TOKYO—The first case of the deadly Lambda variant of the coronavirus identified in Japan—and then kept under wraps—was a woman who had come to the country to work at the Tokyo Olympics, The Daily Beast has confirmed.

She arrived at Tokyo’s Haneda Airport on July 20, with an Olympic Accreditation Card, according to several sources. Although she was positively identified as carrying the Lambda variant on July 23—the same day the Olympics opened—the Ministry of Health did not announce that finding until Aug. 6, after reporters from The Daily Beast first broke the story. This most recent news of the patient’s identity has caused an uproar in Japan, where many speculate the government sat on the findings to ensure that the games, which were opposed by over 60 percent of the public, went on as planned.

Earlier this week, a representative of the ruling Liberal Democratic Party (LDP) apologized on a television news program for the government’s failure to promptly announce the findings—and offered a remarkable excuse: “We would’ve said something if the media had asked us earlier.”

Friday marked the first time since the pandemic began that Japan had over 20,000 new cases of the coronavirus in a single day, with Tokyo setting a new record by exceeding 5,770 in a day. Before, during, and after the Olympics, experts expressed concerns that the games would worsen Japan’s pandemic, and possibly introduce newer and more infectious variants into the country. The lack of disclosure by the government so far has made people worried that the worst may have already happened.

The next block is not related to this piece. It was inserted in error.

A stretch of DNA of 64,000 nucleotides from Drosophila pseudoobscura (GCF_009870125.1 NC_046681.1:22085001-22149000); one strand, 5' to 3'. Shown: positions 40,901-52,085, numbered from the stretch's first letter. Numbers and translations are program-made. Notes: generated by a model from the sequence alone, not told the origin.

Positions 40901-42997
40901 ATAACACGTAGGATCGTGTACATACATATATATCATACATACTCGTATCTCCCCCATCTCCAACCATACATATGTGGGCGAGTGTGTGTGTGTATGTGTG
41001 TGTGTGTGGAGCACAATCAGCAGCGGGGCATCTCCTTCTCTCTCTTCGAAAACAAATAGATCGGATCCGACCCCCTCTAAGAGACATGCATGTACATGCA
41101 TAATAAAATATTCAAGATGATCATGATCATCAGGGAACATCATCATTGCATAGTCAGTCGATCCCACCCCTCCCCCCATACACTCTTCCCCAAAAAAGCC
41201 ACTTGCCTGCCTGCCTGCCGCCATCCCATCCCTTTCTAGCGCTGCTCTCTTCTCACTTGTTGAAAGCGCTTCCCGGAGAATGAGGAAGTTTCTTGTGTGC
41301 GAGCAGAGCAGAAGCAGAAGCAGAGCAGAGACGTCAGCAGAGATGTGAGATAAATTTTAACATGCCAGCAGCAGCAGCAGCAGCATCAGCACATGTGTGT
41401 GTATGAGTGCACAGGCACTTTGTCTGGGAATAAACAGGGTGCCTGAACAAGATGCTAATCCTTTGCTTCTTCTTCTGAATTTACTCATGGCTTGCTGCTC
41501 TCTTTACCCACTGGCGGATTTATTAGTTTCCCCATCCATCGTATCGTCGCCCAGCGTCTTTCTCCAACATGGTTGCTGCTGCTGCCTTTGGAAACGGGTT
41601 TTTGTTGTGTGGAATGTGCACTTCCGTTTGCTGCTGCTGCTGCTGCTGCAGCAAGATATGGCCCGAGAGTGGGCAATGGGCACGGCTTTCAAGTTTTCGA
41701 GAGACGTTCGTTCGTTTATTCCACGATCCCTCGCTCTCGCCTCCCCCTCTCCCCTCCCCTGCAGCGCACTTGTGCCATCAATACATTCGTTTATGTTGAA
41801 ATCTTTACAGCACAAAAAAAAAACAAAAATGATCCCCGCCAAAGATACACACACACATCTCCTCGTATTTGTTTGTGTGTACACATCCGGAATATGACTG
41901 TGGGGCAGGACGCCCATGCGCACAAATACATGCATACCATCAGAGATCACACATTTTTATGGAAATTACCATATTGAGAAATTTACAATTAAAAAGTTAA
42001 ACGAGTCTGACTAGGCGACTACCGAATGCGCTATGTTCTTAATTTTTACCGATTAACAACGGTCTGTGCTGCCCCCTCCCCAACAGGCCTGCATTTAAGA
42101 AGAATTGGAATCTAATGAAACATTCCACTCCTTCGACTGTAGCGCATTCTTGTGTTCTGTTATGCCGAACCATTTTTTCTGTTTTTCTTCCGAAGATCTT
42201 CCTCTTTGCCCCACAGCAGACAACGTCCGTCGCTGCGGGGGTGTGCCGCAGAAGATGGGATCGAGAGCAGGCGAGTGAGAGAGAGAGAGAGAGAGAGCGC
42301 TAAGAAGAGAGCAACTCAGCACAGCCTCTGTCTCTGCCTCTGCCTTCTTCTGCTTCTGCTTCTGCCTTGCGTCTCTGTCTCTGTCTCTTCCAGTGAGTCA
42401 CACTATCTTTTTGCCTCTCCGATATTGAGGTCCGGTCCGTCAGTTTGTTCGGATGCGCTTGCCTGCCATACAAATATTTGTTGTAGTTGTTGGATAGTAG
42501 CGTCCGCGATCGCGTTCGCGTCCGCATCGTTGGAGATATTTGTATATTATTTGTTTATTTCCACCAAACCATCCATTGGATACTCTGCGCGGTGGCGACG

What We Know

The woman in her thirties, who is Japan’s first known case of the Lambda variant to enter the country, arrived at Haneda International Airport in Tokyo on July 20. At the quarantine checkpoint, she tested positive for the coronavirus and was isolated. Before coming to Japan, she was living in Peru, where the variant, feared to be more contagious and more resistant to vaccines than other strains, was first detected. Japan’s National Institute of Infectious Diseases (NIID) suspected, correctly, that she might have the Lambda variant—which at the time accounted for 80 percent of new cases in Peru. They confirmed their suspicions after analysis on July 23, the day the Olympics opened.

It was a bad omen of things to come.

The NIID submitted a report to the Ministry of Health the same day researchers made their determination. The viral RNA of the variant was completely sequenced and released to an international influenza and virus database, GISAID, on July 26. A GISAID representative wrote in an email to The Daily Beast that it was “a very fast turnaround time by Japan’s National Institute of Infectious Diseases.”